Labour Trafficking Poses New Challenges for Lithuania

Caritas Lithuania, the project partner in trade unions-NGO labour trafficking project (FINE TUNE) together with trade unions and repersentatives from National Labour Inspectorate, Lithuanian Police Bureau, Lithuanian Labour Exchange and Ministry of Social Security and Labour today held a meeting in Vilnius to discuss the increasing problem of trafficking for labour exploitation in Lithuanian society entitled: "The Labour Trafficking to Lithuania: indications and statistics".

Forced labour in Europe today is largely a result of human trafficking and irregular migration. It involves deception, coercion, threats or actual physical harm, and debt bondage. The numbers of convictions of traffickers and unscrupulous employers are low, so trafficking continues to grow and cases of exploitation get more and more severe.

The the topic of labour trafficking to Lithuania is new and - as many experts admitted - quite challenging. Still many express opinion that labour trafficking to Lithuania (or within the country borders) is marginal as the country is not an attractive destination for migrants while the requirements for work permit are quite strict. However, as discussed during the meeting, the Criminal Polic Bureau for some time receives signals about groups of Chinese citizens or citizens of post-Soviet Central Asia states being exploited in Lithuania. Investigation of cases is severly affected by lack of definition of labour exploitation in Lithuanian law or policy - including for labour inspection. According to the 2012 TIP Report, no labour trafficking investigations took place yet in Lithuania.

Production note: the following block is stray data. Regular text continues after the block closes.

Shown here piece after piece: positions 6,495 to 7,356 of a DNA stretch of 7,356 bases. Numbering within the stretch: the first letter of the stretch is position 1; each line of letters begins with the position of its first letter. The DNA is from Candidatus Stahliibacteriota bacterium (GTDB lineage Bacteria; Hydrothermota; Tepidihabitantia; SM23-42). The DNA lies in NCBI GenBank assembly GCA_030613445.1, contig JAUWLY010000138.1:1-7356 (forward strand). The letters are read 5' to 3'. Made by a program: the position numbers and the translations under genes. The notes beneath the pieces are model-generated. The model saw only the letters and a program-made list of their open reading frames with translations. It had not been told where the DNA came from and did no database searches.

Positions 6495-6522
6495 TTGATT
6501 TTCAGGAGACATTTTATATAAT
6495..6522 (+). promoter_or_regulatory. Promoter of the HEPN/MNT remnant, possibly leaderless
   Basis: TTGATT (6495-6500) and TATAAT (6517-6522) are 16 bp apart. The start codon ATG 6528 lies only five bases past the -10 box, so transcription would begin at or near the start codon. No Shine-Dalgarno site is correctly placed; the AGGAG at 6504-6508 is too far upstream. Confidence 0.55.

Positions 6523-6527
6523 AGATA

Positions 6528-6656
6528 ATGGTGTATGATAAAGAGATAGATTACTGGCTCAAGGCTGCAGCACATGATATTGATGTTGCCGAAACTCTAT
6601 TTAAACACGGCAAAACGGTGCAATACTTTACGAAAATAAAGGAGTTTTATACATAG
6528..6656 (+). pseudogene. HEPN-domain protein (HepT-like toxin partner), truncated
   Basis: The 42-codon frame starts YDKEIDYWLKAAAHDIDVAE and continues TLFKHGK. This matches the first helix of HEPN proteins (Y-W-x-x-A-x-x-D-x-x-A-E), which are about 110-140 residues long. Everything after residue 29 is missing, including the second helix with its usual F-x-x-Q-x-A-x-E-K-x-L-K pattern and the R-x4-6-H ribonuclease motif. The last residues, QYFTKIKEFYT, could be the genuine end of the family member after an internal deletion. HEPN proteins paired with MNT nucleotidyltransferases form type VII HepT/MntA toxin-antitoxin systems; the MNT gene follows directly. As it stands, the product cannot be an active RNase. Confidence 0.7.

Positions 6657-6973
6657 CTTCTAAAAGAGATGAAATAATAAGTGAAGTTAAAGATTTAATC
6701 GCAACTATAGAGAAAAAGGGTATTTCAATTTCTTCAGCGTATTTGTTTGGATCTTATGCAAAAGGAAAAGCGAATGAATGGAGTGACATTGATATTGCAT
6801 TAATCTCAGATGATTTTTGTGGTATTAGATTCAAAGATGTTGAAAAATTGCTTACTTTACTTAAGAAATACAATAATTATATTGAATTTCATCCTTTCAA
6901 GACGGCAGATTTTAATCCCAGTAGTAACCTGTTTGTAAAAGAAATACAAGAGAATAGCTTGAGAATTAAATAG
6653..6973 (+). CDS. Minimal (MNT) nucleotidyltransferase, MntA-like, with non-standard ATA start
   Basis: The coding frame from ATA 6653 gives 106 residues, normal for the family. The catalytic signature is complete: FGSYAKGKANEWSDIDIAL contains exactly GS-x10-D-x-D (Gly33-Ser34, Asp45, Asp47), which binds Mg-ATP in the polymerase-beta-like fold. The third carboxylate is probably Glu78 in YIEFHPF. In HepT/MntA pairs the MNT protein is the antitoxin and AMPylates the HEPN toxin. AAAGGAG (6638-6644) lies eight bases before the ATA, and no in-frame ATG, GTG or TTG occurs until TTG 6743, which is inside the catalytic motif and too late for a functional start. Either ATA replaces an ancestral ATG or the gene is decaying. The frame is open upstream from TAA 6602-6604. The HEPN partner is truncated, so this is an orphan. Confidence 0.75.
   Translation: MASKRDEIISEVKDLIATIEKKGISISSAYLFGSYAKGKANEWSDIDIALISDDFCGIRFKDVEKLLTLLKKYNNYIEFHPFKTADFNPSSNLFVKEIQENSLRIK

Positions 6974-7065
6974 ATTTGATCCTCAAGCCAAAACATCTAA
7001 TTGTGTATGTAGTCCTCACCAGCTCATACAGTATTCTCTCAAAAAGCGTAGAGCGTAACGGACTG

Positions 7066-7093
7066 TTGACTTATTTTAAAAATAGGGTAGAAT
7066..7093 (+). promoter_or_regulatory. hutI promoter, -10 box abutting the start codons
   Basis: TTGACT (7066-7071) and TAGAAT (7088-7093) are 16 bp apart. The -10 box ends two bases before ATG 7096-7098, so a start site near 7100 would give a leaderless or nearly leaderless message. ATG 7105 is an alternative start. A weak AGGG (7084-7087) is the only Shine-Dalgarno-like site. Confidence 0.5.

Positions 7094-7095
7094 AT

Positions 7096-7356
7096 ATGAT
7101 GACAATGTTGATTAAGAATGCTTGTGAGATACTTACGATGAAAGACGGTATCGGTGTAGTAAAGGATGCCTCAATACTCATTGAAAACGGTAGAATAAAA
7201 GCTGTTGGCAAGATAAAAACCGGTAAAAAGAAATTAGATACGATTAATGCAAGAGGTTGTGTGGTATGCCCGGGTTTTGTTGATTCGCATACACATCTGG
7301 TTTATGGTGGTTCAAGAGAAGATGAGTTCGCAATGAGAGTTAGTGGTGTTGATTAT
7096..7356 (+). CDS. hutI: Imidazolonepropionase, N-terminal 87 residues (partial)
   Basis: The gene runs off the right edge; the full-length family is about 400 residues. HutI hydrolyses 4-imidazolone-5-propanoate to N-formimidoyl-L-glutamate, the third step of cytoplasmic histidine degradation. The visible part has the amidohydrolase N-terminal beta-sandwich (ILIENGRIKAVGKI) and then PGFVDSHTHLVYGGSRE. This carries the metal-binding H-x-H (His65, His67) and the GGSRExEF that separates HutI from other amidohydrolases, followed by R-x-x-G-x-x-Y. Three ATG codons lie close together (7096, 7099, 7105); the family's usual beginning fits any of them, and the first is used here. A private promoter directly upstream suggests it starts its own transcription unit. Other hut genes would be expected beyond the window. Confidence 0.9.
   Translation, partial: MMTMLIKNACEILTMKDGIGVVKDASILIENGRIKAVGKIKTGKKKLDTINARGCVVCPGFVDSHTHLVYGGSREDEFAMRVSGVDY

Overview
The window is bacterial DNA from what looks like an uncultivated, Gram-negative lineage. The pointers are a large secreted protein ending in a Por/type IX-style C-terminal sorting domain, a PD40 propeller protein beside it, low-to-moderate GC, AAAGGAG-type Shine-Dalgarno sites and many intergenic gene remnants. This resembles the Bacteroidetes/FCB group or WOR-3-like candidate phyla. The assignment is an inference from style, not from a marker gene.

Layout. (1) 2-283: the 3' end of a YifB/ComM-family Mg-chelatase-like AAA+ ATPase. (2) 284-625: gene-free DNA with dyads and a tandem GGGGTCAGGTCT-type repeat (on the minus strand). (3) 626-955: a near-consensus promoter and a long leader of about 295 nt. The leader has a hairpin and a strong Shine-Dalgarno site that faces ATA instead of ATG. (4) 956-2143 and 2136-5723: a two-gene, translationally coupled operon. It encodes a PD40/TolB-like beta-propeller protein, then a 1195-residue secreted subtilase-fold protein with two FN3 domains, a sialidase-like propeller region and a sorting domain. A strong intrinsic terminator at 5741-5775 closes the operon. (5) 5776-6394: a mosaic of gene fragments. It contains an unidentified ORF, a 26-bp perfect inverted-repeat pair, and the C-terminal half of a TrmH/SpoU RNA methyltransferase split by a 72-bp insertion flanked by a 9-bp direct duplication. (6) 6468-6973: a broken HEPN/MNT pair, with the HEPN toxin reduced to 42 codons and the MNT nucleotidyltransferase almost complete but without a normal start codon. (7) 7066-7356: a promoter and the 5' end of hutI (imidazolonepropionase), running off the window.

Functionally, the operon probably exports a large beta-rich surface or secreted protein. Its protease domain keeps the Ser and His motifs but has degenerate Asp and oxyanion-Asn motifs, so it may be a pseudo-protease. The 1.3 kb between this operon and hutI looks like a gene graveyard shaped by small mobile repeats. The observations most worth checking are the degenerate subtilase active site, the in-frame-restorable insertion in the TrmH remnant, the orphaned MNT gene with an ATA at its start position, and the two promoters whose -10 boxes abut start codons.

The representative from Lithuanian Labour Exchange described the doubtful procedure of obtaining work permits in Lithuania - in practice work permit for a worker is received by the end employer, not the worker him/herself or the employement agency. It means that often it is only the end employer who is in physical touch with the worker and that possibilities for reaching workers with information about dangers of exploitation and how to seek help are very limited.

Each year around 3000 foreigners receive work permits in Lithuania though there are many more applications.

Labour trafficking is a growing problem in Europe. Recent Eurostat data show that the number of identified and presumed victims increased by 18 % between 2008 and 2010.

Trafficking for labour exploitation in Europe needs to be better addressed. While actors in the field have only discovered a tip of an iceberg, any solution to the problem will require understanding of new trends, developing new responses and partnerships.

For that reason trade unions, NGOs and faith based organizations launched a partnership to contribute to anti-trafficking response in Europe. Through the new project ITUC, together with Anti-Slavery International and Churches’ Commission for Migrants in Europe as international partners, will improve responses to labour trafficking. The three organzations, as well as national partners in Austria, Czech Republic, Finland, Ireland, Lithuania, Romania and Spain will in particular focus on exploring new trends in trafficking – such as gender dimension of labour trafficking, more and more severe exploitation of increasingly large groups of exploited migrant workers in mainstream economic activities and new labour trafficking recruitment methods including the use of Internet and ICTs.

The FINE TUNE project is supported by the ISEC/EU DG Home grant and it forms a part of the ITUC global action for protection of rights of trafficked workers and strenghtening labour standards for decent work.